The School of the Future, Up and Running

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Elementary education thrives in the middle of an Orlando YMCA

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YMCA of Central Florida


I was in Orlando a few weeks ago, but not at Disney World or the Epcot Center. My youngest is 19, so it's been a while since I stayed at the African lodge and watched the giraffes come up to our window. Even further back is my memory of "It's a Small World After All" at the New York's World's Fair in 1964, a place I visited quite often as a 12-year-old when my father was running for the Senate. Fast forward almost half a century and my second daughter is pregnant, so I hope I'll be back to Disney World again before too long.

Actually my destination a few weeks ago was just as exciting as the Big Mountain Thunder Railroad or Buzz Lightyear's Space Ranger Spin. It was a school of the future, already up and running: the Lake Nona YMCA/NorthLake Park Community-School Partnership.

NorthLake Park public elementary school is located in the same building as the local YMCA. Wow! The 30,000-square-foot Y is literally right in the middle of the school. The children, who would never have had access to a swimming pool at any regular public school, can now learn to swim, and they also get in shape in the gym and on the walking trails. Some of them take yoga before a test to reduce their pre-test butterflies.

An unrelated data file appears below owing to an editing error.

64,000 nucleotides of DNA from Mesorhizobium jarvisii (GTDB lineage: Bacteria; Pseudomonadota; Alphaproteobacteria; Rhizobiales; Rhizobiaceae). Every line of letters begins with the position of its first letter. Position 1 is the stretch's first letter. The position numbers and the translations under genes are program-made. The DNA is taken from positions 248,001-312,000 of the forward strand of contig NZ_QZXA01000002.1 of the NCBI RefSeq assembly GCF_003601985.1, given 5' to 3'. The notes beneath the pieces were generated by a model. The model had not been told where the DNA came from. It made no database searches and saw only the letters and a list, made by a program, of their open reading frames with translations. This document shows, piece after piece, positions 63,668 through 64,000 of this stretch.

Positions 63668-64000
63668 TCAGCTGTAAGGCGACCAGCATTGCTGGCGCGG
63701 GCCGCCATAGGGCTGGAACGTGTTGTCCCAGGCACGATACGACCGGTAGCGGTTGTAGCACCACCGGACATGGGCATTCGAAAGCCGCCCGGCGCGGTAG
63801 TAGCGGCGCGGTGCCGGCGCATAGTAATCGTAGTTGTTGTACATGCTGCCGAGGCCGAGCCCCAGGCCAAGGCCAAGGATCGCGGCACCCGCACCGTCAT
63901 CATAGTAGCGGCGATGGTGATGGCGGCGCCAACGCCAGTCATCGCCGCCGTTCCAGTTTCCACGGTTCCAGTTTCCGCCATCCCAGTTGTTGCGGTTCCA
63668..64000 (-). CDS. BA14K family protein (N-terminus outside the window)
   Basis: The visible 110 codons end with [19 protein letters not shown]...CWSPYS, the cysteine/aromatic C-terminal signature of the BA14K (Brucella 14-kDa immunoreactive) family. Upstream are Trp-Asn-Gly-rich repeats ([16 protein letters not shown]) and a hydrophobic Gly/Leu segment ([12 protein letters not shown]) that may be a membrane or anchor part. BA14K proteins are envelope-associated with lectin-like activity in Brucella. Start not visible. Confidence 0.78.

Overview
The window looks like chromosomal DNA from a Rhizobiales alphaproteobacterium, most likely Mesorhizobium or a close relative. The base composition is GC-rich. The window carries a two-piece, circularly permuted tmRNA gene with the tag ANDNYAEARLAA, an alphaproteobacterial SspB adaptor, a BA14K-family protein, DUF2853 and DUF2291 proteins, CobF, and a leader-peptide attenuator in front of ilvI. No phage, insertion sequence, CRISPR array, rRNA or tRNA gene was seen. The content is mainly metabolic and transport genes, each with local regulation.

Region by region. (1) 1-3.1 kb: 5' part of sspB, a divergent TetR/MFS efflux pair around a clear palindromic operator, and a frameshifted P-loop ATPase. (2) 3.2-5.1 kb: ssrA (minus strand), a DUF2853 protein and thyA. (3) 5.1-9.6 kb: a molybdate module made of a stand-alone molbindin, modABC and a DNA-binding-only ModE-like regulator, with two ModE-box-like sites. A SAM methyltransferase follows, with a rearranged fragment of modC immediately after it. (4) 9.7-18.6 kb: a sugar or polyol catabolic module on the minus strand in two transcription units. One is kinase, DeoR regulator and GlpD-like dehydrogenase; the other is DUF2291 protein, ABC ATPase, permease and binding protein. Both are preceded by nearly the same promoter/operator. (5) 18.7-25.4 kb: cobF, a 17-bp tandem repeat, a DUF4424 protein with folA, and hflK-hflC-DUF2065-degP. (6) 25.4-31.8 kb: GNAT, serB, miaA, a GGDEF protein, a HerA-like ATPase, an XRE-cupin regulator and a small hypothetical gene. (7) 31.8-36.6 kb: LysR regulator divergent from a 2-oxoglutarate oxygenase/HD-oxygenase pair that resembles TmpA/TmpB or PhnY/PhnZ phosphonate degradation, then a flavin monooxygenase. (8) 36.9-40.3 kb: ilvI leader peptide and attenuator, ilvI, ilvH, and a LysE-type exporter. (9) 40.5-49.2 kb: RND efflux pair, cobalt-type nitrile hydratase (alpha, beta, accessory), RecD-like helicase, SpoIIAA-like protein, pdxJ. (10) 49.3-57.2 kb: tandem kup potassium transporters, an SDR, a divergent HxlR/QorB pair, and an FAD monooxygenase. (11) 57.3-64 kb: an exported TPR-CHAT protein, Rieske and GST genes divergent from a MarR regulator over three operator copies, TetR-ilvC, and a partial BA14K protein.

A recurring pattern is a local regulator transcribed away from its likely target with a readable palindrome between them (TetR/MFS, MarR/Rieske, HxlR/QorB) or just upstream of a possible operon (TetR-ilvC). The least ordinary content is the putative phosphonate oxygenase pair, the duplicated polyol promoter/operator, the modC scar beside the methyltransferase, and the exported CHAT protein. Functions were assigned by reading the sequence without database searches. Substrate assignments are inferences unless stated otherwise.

Teachers, too, can easily get to the gym's StairMasters, weights, and workout classes. The results aren't just better abs but better attitudes. The teachers are happy, and their higher retention rate pays dividends for the kids.

The parents are also more involved. Instead of an awkward once-a-year meeting, teachers and parents find themselves on adjacent bikes in the spin class. They're comfortable with one another.

I was stunned to learn that the school was more than a decade old, because it looked so new and fresh. A few years ago, when the school system didn't have the money to paint the building, they turned to their partner. The Y raised the money and the painters came.

The school and the Y were originally built in 2000, the result of an innovative partnership that included Orange County Public Schools, the Central Florida YMCA, and other private- and public-sector partners.